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Injuries to Pets – Accountability for Intentional Harm to Animals

by Sara B. Morgan, Esq.

The matter of Kimes v. Grosser deals with a cat owner’s ability to sue for vet bills to keep his cat, Pumkin, alive after being shot by a neighbor. Kimes v. Grosser (2011) 195 Cal. App. 4th 1556. The Plaintiff, Kevin Kimes, adopted a stray cat, who he named Pumkin. While perched on a fence along Kimes’s property, Pumkin was shot with a pellet gun by a neighbor, the defendant in the case. Mr. Kimes spent $6,000 on emergency surgery to save Pumkin’s life, and an additional $30,000 to care for Pumkin thereafter. Mr. Kimes sued his neighbor to recover these costs, and for punitive damages. The Court held that Mr. Kimes could recover the costs of Pumkin’s care resulting from the injury if the costs were found to be reasonable and necessary, and punitive damages if the injury is found to be intentional.

The Court’s holding, however, was quite limited, establishing only that a plaintiff may present evidence of the bills incurred to save the cat’s life. It does not establish that the vet bills are necessarily recoverable.

A jury (or other finder of fact) must still say the amounts spent to save the cat’s life were reasonable and necessary. Civil Code, Section 3333. What fits within this definition is likely to vary from jury to jury, depending on the attitudes and experiences of the individual jurors. For example, a juror making minimum wage as a retail clerk may find it unreasonable to spend $36,000 to save cat’s life, let alone a stray cat, while an “animal lover” like myself may believe that no price can be put on the life of a pet. Additionally, Defendants are still entitled to present evidence to show why the costs were unreasonable and unnecessary under the circumstances.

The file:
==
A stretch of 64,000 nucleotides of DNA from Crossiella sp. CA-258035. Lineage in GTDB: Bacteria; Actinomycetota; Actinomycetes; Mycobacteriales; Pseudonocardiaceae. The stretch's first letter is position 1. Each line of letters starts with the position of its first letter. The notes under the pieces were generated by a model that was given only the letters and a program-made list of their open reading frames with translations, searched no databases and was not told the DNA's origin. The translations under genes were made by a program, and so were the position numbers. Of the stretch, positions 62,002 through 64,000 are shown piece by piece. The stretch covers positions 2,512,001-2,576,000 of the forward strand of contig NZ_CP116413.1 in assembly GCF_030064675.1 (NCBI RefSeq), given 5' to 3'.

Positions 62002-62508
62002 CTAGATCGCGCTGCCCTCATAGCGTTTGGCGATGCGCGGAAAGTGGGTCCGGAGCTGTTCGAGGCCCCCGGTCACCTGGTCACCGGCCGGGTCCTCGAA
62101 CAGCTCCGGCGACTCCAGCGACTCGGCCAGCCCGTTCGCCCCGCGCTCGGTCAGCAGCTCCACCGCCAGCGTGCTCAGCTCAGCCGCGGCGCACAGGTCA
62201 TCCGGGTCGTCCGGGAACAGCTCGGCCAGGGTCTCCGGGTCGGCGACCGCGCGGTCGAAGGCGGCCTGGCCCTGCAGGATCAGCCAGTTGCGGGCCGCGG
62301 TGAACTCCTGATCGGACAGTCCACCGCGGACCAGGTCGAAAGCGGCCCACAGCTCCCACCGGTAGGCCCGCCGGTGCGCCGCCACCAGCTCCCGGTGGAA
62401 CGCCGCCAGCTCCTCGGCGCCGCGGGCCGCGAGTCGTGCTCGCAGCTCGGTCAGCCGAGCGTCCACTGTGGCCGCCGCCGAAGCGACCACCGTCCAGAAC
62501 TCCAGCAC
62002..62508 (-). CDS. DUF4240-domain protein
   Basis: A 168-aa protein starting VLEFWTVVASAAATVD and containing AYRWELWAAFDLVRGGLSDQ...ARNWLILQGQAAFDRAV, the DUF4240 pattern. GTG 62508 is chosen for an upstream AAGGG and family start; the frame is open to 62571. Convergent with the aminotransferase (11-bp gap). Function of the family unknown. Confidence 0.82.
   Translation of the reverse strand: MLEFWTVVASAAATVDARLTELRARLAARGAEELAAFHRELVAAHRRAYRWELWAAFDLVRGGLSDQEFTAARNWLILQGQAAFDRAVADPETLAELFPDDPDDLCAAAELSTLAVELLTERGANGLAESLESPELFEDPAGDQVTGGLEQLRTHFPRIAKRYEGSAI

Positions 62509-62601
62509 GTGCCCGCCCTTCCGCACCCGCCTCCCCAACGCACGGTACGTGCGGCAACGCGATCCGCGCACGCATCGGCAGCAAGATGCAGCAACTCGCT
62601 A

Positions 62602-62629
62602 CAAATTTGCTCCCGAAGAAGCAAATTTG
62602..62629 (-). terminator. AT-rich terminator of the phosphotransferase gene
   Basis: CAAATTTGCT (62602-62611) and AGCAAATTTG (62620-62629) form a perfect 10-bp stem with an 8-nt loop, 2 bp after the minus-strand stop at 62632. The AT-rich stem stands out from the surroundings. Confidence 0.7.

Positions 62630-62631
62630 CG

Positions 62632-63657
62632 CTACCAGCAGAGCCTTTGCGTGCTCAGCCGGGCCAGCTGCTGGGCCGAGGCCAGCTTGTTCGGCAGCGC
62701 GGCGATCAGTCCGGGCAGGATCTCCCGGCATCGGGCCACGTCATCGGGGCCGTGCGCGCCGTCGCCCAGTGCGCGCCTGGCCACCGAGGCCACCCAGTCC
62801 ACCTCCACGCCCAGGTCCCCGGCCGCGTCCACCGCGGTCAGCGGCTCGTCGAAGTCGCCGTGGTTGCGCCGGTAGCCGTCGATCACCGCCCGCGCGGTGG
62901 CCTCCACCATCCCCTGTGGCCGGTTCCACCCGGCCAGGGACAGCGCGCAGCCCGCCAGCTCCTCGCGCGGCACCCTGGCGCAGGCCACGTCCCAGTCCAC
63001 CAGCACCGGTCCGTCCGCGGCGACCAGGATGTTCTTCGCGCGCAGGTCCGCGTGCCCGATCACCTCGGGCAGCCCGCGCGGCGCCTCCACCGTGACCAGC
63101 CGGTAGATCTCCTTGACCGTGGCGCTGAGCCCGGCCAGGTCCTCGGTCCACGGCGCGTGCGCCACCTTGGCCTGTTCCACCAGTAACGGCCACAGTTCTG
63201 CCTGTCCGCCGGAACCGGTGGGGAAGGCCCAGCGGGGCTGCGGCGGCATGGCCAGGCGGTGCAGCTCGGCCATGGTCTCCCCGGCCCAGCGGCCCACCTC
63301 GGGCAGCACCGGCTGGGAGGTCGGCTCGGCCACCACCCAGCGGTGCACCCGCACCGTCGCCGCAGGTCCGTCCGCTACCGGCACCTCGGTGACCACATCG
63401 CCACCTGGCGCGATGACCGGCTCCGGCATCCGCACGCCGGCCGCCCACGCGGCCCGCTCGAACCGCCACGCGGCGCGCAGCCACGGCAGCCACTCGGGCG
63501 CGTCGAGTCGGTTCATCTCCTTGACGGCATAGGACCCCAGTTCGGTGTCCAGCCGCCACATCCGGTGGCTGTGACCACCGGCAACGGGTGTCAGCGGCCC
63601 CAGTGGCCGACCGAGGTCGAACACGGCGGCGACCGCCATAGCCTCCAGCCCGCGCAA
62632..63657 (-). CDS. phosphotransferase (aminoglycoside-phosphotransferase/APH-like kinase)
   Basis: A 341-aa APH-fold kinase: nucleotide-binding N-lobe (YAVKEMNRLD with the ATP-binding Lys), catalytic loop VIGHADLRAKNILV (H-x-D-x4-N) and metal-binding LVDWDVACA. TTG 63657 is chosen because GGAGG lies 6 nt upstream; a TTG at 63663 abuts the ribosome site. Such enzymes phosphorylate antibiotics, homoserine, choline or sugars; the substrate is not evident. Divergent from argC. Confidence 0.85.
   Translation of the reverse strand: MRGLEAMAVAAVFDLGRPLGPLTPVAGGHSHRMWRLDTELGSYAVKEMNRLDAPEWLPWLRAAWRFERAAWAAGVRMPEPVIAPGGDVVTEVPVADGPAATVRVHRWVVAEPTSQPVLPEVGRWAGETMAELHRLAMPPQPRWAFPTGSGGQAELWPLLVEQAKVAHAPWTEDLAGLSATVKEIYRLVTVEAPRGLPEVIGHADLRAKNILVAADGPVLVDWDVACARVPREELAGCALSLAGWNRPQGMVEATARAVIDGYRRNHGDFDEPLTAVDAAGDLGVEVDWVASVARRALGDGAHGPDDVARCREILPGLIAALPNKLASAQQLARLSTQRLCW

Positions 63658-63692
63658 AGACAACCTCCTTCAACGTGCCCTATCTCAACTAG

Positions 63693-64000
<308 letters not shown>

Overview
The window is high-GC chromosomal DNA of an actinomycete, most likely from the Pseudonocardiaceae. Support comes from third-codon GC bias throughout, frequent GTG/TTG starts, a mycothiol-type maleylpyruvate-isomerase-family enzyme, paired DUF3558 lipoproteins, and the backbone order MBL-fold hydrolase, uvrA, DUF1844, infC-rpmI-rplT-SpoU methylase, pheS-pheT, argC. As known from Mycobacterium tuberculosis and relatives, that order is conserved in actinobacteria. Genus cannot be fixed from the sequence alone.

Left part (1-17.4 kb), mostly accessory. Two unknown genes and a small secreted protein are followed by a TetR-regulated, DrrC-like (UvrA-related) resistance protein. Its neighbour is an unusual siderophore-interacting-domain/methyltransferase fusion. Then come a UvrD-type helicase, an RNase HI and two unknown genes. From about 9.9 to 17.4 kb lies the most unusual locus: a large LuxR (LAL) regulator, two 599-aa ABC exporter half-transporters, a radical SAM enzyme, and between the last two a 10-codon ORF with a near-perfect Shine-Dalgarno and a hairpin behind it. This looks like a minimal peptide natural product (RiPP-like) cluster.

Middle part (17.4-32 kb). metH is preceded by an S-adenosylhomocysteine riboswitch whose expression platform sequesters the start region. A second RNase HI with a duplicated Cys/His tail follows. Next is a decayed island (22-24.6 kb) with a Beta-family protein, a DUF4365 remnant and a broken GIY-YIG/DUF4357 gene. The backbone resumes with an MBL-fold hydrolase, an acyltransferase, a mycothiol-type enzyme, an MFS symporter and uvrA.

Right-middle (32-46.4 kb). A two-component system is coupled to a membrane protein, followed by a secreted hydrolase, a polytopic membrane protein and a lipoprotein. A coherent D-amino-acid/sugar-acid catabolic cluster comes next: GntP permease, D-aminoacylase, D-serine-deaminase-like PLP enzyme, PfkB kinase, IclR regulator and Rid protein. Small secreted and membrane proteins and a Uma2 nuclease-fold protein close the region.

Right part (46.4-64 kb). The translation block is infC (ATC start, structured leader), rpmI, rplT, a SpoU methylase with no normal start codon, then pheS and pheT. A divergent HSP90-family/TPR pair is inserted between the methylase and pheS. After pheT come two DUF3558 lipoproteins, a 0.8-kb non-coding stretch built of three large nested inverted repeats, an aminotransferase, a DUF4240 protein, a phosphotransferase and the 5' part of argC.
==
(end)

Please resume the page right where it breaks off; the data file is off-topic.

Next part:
This case changes nothing for folks who are unable to spend large amounts of money to save their pet’s life, and nurse it back to health. Especially in these difficult financial times, a cash-strapped family is likely unable to afford $6,000 of emergency veterinary care, particularly where it required $30,000 of follow-up care, and would be faced with the horrible prospect of having to put the animal down. In that situation, the family would gain no benefit from this case holding, as they would have no bills to present other than for euthanasia. The demonstrable damages would be minimal only, and the family would in turn have difficulty finding an attorney to represent them on such a small case.

Perhaps in the future, in light of this case and other advances in areas of animal rights and animal owner rights, veterinarians would provide treatment on a lien basis, as do medical providers in other personal injury cases. This type of lien arrangement might allow pet owners access to the emergency and other veterinarian treatment necessary to save their pets, while enabling them to pay from the proceeds of their claim or case. However, until such a time, most pet owners in this predicament may be left with only their memories.

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